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Annelise wants to be a spaceman, she told me, so that she and I can fly to the moon.
“What will we do when we get there?” I asked, not telling her that the astronauts had found the moon to be a cold, dark place. I sank deeper into my easy chair, though, in case she had any ill-timed illusions of leaving the earth’s atmosphere that afternoon. My bones have been achy lately, and I wasn’t sure I was up to spur of the moment space travel.
She answered matter-of-factly as though the answer would be obvious if I weren’t so old between the ears.
“When we get to the moon, we can touch the stars,” she said.
A few weeks later, our family took off to Disney World, in part to celebrate Annelise’s fourth birthday. It wasn’t exactly a trip to the moon, but it was a journey to a different sphere. And when Mickey Mouse and Donald Duck dropped by her party, I knew from the reflection in her eyes that we were touching the stars.
Despite a week sprinkled with stardust, I confess I was looking forward to our first day back home as we drove north to Kentucky. It may be that only a mother of a certain age can appreciate how joyful it is to have all her adult children, in-laws, and grandchildren together, much less together at Disney World. But it may be that only a mother of a certain age can appreciate how exhausting such joy can be. Our clan numbers thirteen now, with one more on the way, and our ages range from decrepit – that would be me – to our youngest grandchild who is 18 months old. Our personalities and temperaments are as diverse as that age span would suggest, and a week of 24/7 togetherness is about as much as our love for each other can embrace.
Thoughts of a good night’s sleep on our king-sized Tempur-Pedic mattress helped me ignore swollen feet and the chronic pain in my left buttock as the car chugged its way up I-75.
By the time we crossed the Tennessee border, I was mentally drawing a hot bath in my big tub. I could even feel Calgon’s blue bubbles resting under my chin.
When we finally pulled into our Lexington driveway, I was out of the car the instant my husband turned off the motor. I dashed into the house, pausing only long enough to release my poor feet from those hateful athletic shoes, and headed towards our first-floor bedroom and its adjacent bath to get the water running in the tub.
When my bare feet hit the back hall, however, they sank into cold, wet carpet. Could I be hallucinating? Was I already in the bath? Why wasn’t it hot?
Then reason took over. I sucked in my breath and made myself walk on. Sure enough, water was spewing from our commode’s cut-off valve like a tiny geyser as though it thought it might turn into Old Faithful if it tried hard enough.
I yelled for Ernie to come and look. I think I was hoping he would tell me it was an illusion, like one of the 3-D movies we’d seen at Disney World. Instead, he stood there in the sort of silence that screams of having lived enough years to know what this meant.
“Let’s go take a look at the basement,” he finally said.
We were greeted at the top of the stairs by an unfamiliar musty odor. My stomach did one of those somersault things it used to do when I was a kid afraid in the dark.
By the time we reached the bottom of the stairs, I could hear water dripping onto stone, a sound I associated with a visit I once made to Mammoth Cave. Ernie flipped on the lights, and for a moment I thought I might be in a cave. Water was dripping from the ceiling in random abandon, puddling in pools on the furniture like a rude guest who’s never heard of using coasters.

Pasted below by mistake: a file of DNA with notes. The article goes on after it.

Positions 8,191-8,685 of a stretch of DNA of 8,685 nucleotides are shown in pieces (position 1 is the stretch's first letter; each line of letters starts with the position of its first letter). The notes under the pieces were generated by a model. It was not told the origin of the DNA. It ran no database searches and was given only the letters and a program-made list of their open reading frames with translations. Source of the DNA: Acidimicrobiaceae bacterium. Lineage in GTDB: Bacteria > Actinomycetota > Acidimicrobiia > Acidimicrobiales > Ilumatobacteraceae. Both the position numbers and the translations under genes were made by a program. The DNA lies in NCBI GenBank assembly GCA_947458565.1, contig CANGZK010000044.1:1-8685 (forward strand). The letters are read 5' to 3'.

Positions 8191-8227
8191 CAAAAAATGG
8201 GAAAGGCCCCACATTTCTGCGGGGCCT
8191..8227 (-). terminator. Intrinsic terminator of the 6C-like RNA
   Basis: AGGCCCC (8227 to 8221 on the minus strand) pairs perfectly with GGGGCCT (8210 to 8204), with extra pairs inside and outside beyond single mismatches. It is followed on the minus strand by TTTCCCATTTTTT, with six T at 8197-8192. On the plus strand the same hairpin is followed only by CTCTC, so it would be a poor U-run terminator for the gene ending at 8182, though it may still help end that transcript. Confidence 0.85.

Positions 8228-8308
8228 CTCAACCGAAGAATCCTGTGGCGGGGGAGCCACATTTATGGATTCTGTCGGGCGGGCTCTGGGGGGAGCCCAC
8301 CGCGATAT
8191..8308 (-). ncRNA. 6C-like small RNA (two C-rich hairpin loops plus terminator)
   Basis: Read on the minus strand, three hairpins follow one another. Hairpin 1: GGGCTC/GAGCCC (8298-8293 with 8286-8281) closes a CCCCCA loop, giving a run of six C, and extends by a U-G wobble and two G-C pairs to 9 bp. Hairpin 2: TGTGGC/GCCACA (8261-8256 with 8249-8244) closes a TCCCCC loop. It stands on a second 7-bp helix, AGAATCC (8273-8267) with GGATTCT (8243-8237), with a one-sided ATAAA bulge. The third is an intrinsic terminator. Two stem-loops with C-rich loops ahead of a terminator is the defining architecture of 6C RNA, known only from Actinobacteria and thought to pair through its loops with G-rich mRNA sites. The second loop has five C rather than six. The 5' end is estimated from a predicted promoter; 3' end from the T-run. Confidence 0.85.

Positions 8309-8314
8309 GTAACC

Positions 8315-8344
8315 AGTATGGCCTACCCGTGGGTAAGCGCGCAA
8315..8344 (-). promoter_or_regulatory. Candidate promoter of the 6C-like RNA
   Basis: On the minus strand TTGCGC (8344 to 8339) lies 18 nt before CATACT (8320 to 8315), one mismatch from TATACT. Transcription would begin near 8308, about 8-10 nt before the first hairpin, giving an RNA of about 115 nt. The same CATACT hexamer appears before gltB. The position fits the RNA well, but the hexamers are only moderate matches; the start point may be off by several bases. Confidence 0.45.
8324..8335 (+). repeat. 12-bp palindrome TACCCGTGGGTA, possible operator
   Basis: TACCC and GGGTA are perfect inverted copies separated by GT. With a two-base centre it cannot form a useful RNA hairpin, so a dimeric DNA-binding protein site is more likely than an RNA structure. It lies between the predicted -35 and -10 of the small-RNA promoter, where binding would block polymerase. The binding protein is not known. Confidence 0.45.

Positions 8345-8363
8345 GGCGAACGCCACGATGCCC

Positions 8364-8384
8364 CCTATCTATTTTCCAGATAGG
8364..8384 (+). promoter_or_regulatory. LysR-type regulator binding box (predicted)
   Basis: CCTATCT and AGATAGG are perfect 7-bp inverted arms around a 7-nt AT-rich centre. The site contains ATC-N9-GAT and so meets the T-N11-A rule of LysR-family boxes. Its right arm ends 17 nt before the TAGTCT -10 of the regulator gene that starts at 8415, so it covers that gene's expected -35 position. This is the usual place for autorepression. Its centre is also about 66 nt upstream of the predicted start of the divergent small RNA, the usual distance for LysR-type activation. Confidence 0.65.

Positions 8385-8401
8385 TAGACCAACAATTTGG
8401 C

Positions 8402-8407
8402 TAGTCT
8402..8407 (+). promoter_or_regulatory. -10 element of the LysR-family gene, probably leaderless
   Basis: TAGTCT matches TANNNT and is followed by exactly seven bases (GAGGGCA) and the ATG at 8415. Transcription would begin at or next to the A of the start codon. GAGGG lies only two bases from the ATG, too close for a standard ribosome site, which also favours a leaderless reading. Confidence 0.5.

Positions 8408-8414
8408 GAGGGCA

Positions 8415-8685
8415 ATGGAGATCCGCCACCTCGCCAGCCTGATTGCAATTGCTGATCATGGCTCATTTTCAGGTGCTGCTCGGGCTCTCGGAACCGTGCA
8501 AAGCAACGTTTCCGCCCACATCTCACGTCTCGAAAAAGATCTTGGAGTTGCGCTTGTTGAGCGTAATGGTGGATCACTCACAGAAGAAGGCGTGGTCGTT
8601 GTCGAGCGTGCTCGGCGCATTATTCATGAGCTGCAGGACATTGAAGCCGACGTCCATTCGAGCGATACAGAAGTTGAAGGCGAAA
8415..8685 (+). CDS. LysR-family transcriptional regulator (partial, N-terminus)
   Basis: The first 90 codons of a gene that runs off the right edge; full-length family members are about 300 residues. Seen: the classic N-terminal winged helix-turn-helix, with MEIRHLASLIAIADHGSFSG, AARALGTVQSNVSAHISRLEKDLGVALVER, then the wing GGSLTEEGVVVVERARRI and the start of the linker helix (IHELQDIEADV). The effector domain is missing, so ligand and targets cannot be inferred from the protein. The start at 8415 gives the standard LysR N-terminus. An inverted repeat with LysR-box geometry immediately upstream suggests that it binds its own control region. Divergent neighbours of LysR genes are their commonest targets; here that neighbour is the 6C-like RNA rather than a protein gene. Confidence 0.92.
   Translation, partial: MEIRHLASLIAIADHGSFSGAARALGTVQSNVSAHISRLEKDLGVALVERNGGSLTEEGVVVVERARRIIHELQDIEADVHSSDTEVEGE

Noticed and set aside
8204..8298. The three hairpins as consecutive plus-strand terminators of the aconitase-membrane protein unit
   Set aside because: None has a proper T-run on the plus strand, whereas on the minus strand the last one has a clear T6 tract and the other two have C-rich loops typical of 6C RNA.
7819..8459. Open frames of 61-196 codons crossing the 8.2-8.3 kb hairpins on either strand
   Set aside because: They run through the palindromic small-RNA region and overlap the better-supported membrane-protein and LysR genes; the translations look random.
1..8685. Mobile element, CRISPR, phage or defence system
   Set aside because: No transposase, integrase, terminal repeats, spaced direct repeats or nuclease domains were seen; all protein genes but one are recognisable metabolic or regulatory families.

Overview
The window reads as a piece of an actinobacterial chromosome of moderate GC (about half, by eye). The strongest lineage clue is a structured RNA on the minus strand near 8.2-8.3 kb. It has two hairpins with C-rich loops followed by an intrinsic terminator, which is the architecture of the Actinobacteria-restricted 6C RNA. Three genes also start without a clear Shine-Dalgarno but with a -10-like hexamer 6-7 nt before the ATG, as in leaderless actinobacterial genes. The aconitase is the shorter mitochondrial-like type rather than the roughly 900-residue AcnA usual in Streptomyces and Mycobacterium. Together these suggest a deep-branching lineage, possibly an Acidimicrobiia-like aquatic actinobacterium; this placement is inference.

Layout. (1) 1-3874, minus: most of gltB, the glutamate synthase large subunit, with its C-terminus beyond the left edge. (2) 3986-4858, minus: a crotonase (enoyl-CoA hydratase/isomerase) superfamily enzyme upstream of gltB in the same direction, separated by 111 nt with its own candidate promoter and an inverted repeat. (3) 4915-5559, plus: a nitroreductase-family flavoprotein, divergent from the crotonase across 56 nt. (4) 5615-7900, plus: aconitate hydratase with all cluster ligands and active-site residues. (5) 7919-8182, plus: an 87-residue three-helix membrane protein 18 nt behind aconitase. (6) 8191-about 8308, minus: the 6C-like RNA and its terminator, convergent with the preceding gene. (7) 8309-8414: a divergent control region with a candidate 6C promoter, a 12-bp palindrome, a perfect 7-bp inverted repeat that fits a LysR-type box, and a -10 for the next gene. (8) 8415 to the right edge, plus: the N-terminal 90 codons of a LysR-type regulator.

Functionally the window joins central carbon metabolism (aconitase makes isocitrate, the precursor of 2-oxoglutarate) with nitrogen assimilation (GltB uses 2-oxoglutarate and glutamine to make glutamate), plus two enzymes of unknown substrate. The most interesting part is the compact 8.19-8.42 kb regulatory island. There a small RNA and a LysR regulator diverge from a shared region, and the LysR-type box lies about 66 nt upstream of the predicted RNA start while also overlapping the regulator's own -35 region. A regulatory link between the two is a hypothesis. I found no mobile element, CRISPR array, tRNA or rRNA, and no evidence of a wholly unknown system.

On the over-sized — okay, in my opinion gorgeous and unique — coffee table we’d discovered at a sale some years ago and carefully transported home in the back of our SUV.
On the mahogany inlaid console table — the one our daughter has asked us to leave her in the will — that stands behind the leather sofa holding a lamp.
And of course on the ceramic tile floor. Water stretched 30 feet or more from one side of the open basement area to the other. All the chair legs, upholstered and otherwise, were wading in it.
I studied the two matching area rugs that I’d spent weeks of my life first selecting, then ordering to specific sizes to fit the odd dimensions of our space. When I bent to feel them they gave way to my touch like giant saturated sponges.
A familiar ache moved from my lower back to my knee to my ankle, and I longed to sit down. And so I did. I waded across the clear lake that my basement family room had become, found a mostly dry chair, and plopped down.
That’s when Ernie said, “It could have been worse.”
“Yes, it could have been a hurricane,” I replied. I confess that a reasonable person would have heard sarcasm in my voice.
But Ernie was on a roll. “We could be homeless tonight, but we still have the upstairs guest room to sleep in.”
He went on. “And there’s no water in the main floor family room or kitchen or dining room.”
And that’s when I noticed the quilts, the ancient ones hand pieced by Ernie’s mother and grandmother, so exquisite and fragile that we’ve hung them on the two opposing walls of the basement family room like the works of art they surely are. The water dripping through the ceiling had not reached to the edges of the large room. The quilts had been spared.
I remembered then that even on the moon — actually a cold, dark place the astronauts reported — you have to look if you want to see the stars, reach if you expect to touch them.
“Okay,” I finally said. “Who should we call to help us fix this?”